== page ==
Aluminium cookware is often competitively priced in our stock, but it is not as hard wearing as other materials so sometimes does not last as long.

Stainless steel

Scratch resistant and extremely durable, stainless steel makes for a hardy choice of kitchenware. The only downside is that stainless steel is not particularly conducive to radiating an even heat, this can lead to heat spots and therefore is often combined with other materials like copper for the base.


Copper pots and saucepans remain a staple in professional kitchens the world over. Since copper is an excellent heat conductor it makes for a high-end cooking product, and a great choice if you really want to show off your culinary skills for a dinner party.


Ceramic pans are brilliant for healthy cooking, as they require minimal oil and have a strong non-stick coating. They are also scratch resistant and easy to maintain, so a well looked after ceramic pan can last for years. They are not suited to induction cooking however, so if you have an electric hob you would be advised to pick a steel option instead.

Carbon steel

Carbon steel is much lighter than stainless steel, making these pots and pans perfect for induction heating. Your food will be cooked quickly and evenly. Carbon steel pans aren't dishwasher safe, and also shouldn't be used with acidic foods, however if they're well looked after theycan last a lifetime.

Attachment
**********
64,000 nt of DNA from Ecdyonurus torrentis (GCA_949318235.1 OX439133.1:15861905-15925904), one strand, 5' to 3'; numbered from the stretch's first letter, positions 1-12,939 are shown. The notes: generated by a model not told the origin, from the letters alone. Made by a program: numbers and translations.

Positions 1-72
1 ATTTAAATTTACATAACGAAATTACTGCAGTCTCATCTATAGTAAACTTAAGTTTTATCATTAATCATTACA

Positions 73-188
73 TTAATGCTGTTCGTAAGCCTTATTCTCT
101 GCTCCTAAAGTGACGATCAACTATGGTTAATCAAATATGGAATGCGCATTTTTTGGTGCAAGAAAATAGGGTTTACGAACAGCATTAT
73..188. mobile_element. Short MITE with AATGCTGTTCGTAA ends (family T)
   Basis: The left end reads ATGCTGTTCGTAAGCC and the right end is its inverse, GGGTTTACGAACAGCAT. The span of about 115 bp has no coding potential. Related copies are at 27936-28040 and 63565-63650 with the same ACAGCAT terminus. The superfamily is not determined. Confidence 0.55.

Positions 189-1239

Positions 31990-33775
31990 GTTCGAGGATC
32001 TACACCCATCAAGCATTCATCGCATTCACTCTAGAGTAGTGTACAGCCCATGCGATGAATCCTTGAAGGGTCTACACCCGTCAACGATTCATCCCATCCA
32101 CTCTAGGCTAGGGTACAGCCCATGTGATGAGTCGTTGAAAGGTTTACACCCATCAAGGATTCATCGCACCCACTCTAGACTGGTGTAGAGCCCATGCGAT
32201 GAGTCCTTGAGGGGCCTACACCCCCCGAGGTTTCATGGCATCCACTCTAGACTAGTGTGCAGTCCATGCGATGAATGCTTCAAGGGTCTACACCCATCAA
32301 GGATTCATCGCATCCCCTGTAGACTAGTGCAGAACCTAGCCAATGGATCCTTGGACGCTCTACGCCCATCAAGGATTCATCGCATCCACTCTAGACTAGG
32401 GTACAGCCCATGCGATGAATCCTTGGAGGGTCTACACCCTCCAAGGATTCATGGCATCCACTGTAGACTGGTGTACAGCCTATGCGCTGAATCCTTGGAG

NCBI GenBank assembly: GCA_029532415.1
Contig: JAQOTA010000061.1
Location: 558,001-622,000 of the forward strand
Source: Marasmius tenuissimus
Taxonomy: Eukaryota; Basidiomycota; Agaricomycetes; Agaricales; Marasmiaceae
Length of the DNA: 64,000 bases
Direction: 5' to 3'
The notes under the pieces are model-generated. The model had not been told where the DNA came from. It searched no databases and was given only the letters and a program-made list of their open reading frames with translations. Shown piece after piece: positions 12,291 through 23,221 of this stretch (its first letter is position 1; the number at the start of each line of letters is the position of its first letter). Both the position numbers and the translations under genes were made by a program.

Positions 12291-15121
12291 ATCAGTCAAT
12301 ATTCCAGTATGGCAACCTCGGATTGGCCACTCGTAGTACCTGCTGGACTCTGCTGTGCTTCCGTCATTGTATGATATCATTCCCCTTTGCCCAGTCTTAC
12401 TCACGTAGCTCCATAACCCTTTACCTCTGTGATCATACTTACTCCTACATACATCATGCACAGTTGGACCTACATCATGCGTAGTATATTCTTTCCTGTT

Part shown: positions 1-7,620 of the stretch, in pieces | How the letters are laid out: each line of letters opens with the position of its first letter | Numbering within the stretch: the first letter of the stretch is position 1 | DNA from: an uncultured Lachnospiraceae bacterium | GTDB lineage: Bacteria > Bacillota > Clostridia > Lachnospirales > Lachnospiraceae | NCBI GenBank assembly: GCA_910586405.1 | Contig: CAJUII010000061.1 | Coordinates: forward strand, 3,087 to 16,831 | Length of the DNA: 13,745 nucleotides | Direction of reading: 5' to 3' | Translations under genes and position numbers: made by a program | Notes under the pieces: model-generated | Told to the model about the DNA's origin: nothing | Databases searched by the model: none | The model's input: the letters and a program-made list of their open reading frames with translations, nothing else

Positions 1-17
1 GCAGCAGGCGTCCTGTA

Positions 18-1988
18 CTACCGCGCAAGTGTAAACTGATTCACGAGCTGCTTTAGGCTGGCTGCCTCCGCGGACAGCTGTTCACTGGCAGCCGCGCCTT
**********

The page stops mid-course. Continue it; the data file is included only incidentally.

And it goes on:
Hard anodized

Made from aluminium that has undergone a chemical process, hard anodized pots and pans are twice as strong as stainless steel and far lighter. They tend to be high-quality non-stick products that make a great all round choice. If you have induction hobs, it is important to check if the hard-anodised pot you're looking to buy is compatible with your cooker.

Consider your cooking requirements and your kitchen carefully before purchasing cookware, particularly if you enjoy spending time trying out different recipes. The accessories and products required for a student in their first kitchen will not be the same as the pots and pans a family might want, for example, and the prices vary quite substantially.